Prosecutor Stories April 22, 2013

Google not only escaped criminal prosecution in Germany after its Street View cars were found to be capturing private wifi traffic, but it has now pretty much walked away scott-free as the Commissioner for Data Protection and Freedom of Information fined it just €145,000 ($190,000).

The pointless fine (reported by Engadget) could probably be paid with the change found buried in the seats of the Streetview cars … expand full story

Prosecutor Stories October 12, 2012

Report: Google sidesteps any fault in Germany as prosecutors drop Street View probe

German prosecutors investigating the Street View Wi-Fi data-cropping scandal just announced they are no longer going after Google.

Bloomberg reported this morning that the public prosecutors office in Germany apparently could not find any criminal violations during its two-year-long probe into the Street View matter:

German prosecutors will drop a criminal probe into whether Google Inc. illegally gathered wireless-network data for its Street View mapping service, two people familiar with the issue said.

Prosecutors in the city of Hamburg didn’t find criminal violations, according to the people, who declined to be identified because the matter hasn’t formally ended.

Google’s Street View is a service highlighted in Google Maps and Google Earth that offers panoramic views of streets, but the global plotting venture ran into hot water when complaints surfaced in 2010 that it allegedly poached unencrypted Internet data from wireless networks for roughly three years.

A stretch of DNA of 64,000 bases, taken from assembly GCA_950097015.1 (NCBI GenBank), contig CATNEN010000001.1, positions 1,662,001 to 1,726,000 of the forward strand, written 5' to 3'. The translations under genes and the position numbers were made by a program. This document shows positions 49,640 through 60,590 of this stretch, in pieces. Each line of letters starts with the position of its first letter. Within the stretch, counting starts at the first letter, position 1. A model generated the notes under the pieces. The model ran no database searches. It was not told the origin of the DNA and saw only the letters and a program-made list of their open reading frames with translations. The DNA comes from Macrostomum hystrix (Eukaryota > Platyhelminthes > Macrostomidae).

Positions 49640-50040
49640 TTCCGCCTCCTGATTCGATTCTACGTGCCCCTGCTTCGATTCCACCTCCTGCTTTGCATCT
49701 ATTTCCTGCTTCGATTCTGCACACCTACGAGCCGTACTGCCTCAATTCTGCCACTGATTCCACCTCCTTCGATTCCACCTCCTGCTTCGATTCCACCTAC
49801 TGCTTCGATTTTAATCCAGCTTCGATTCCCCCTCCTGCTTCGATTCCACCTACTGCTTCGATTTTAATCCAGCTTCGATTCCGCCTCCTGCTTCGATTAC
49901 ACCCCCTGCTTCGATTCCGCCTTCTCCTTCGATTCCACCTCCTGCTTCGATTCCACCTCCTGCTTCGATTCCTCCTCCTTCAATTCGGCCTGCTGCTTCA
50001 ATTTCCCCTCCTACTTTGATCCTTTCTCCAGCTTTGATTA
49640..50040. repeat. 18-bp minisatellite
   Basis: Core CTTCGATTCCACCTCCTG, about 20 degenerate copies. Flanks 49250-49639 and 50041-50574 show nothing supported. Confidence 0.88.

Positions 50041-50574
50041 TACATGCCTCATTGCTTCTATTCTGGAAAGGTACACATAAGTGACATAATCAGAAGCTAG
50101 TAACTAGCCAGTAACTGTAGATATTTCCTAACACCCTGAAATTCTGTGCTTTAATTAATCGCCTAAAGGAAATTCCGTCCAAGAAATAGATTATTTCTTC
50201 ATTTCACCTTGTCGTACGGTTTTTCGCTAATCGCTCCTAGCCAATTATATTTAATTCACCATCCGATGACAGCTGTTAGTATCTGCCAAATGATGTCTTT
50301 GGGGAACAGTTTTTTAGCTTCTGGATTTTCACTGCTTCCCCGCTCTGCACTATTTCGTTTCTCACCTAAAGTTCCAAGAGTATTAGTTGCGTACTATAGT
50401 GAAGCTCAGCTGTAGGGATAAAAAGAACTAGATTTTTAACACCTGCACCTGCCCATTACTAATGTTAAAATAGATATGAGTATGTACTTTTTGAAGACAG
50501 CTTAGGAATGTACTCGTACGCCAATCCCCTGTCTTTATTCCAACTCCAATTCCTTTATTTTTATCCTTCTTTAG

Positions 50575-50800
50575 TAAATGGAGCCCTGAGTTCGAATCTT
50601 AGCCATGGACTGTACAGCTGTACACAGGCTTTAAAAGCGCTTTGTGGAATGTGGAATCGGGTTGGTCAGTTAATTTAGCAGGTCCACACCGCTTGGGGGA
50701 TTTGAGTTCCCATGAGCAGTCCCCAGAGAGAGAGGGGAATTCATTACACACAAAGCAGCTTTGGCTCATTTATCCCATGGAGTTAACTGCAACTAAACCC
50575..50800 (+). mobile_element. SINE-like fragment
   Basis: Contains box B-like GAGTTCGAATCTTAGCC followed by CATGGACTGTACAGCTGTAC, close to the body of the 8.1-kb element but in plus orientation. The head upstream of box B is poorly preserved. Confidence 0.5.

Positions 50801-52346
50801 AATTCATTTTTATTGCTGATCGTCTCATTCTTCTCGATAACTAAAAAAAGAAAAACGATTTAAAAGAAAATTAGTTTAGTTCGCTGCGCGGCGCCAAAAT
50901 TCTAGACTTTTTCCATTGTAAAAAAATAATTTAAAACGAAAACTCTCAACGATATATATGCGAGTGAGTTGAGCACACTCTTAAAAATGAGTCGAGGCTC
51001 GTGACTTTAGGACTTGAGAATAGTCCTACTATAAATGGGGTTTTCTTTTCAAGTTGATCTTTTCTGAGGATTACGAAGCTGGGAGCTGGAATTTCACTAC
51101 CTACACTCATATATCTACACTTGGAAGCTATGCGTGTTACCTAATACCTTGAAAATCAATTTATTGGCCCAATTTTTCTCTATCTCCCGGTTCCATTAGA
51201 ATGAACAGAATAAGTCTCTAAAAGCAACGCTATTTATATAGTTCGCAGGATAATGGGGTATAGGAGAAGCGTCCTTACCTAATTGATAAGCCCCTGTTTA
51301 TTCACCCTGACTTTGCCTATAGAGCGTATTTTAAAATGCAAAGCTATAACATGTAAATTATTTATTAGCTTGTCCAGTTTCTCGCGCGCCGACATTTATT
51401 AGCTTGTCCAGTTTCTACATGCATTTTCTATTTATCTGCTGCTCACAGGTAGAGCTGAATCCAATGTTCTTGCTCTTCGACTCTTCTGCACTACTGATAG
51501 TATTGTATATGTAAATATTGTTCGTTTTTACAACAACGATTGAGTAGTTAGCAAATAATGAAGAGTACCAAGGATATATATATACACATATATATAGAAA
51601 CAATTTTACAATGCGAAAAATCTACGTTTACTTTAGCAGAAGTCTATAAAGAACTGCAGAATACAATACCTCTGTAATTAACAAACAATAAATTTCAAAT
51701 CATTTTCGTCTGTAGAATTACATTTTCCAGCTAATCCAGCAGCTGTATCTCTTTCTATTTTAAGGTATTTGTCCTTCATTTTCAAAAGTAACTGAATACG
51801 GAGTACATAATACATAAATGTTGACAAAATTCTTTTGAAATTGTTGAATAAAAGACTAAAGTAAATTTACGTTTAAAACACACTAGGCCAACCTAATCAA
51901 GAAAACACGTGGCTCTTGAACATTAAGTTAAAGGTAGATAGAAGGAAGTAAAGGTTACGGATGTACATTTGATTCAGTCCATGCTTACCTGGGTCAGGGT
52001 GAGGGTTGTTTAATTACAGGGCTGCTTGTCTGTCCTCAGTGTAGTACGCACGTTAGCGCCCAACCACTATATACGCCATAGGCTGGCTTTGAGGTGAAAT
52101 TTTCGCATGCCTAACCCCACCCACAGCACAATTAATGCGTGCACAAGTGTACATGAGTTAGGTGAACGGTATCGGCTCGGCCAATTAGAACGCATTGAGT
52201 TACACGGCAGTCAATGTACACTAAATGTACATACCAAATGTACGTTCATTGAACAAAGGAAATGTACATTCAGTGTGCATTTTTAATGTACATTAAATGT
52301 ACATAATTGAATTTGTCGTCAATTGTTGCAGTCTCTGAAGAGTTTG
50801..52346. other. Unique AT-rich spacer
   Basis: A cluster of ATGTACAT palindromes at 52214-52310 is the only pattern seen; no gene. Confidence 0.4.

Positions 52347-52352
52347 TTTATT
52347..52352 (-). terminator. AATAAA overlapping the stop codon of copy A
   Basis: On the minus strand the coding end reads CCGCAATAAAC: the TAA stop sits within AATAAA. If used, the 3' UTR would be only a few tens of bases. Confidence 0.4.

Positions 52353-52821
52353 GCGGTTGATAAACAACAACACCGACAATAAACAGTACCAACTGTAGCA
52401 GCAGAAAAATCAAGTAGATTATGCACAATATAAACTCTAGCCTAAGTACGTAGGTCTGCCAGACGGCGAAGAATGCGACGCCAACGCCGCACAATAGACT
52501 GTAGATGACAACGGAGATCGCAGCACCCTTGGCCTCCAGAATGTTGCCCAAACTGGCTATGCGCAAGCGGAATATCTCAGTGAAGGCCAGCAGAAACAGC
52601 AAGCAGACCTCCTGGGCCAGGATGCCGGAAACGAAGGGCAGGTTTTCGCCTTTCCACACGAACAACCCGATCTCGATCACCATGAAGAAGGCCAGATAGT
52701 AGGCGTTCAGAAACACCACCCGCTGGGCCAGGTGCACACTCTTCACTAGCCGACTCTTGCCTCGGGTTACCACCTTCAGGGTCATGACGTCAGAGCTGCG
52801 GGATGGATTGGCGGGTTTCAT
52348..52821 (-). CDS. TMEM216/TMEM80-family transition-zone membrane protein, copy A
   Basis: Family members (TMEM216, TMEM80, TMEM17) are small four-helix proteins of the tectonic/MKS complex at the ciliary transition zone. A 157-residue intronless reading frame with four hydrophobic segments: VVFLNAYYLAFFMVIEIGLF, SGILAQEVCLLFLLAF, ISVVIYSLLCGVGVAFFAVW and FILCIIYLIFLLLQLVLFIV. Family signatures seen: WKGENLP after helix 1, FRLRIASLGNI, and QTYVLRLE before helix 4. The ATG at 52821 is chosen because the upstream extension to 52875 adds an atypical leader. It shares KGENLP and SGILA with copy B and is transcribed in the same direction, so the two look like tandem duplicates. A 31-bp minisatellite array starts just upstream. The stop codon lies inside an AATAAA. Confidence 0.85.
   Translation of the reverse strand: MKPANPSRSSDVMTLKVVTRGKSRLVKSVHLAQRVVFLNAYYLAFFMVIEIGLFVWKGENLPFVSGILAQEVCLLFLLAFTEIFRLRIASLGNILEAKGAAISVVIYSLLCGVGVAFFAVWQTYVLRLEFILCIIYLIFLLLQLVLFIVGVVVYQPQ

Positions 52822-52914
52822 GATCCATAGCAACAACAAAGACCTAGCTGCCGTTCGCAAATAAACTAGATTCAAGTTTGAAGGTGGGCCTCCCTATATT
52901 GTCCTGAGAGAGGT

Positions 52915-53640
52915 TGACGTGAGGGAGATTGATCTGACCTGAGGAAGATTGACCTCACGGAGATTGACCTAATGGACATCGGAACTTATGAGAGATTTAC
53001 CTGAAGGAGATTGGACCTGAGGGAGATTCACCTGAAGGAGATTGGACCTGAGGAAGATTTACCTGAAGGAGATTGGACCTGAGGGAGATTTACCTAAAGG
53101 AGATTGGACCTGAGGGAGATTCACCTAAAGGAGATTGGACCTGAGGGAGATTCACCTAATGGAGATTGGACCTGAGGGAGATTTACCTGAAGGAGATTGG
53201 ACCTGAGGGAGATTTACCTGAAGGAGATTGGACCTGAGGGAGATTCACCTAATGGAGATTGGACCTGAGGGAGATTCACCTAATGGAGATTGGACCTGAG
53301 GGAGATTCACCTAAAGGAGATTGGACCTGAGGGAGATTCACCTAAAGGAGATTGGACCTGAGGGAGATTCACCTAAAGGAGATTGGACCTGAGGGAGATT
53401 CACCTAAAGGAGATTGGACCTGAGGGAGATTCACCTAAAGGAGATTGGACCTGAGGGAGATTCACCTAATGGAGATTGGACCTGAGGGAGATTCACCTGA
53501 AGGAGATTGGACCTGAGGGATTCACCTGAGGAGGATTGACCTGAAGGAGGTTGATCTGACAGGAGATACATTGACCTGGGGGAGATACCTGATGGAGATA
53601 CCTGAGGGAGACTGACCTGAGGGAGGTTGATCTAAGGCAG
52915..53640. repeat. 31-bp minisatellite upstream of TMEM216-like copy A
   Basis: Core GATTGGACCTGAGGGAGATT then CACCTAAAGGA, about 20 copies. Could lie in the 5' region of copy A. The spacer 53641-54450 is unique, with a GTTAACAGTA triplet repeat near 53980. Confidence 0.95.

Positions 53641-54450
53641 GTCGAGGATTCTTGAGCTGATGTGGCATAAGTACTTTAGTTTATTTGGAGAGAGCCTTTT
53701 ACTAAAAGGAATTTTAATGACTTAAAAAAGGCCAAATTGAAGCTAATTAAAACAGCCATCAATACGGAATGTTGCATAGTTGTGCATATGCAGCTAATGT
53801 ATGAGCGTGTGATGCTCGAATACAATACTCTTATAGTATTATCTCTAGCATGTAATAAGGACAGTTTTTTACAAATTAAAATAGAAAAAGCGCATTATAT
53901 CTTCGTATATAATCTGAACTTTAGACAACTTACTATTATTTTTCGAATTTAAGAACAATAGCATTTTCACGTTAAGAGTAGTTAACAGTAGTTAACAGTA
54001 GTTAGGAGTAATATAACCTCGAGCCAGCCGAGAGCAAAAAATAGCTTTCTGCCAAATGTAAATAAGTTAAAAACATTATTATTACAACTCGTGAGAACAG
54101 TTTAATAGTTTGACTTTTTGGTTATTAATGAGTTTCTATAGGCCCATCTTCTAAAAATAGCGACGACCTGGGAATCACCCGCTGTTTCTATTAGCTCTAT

A privacy complaint was subsequently filed in Germany in 2010, but Google has now reportedly sidestepped any fault in that particular country. It has, however, run into penalties across the world for its handling of inquiries.

The Federal Communications Commission, for instance, found the search engine did not break any laws, but it slapped the Mountain View, Calif.-based company with a $25,000 fine earlier this year for obstructing its investigation.

Get the full report at Bloomberg.

Prosecutor Stories June 18, 2012

As noted in a recent post on the Official Google Blog, Google recently made changes to the Transparency Report that launched a couple of years ago to report data on “government requests.” The interactive reports, which are available here, already included user data requests from courts and government agencies, real-time and historical traffic from various Google services worldwide, and removal requests from both governments and copyright owners. Google is adding data related to government requests today for user information and the removal of blogs posts and videos made from July 2011 to December 2011:

Today we’re releasing data showing government requests to remove blog posts or videos or hand over user information made from July to December 2011… Unfortunately, what we’ve seen over the past couple years has been troubling, and today is no different. When we started releasing this data in 2010, we also added annotations with some of the more interesting stories behind the numbers. We noticed that government agencies from different countries would sometimes ask us to remove political content that our users had posted on our services. We hoped this was an aberration. But now we know it’s not… For the six months of data we’re releasing today, we complied with an average of 65% of court orders, as opposed to 47% of more informal requests.

An example of some of the requests is outlined by Google’s Senior Policy Analyst Dorothy Chou: expand full story

Deal: Get Pixelbook at 25% off: $750!

Powered by WordPress.com VIP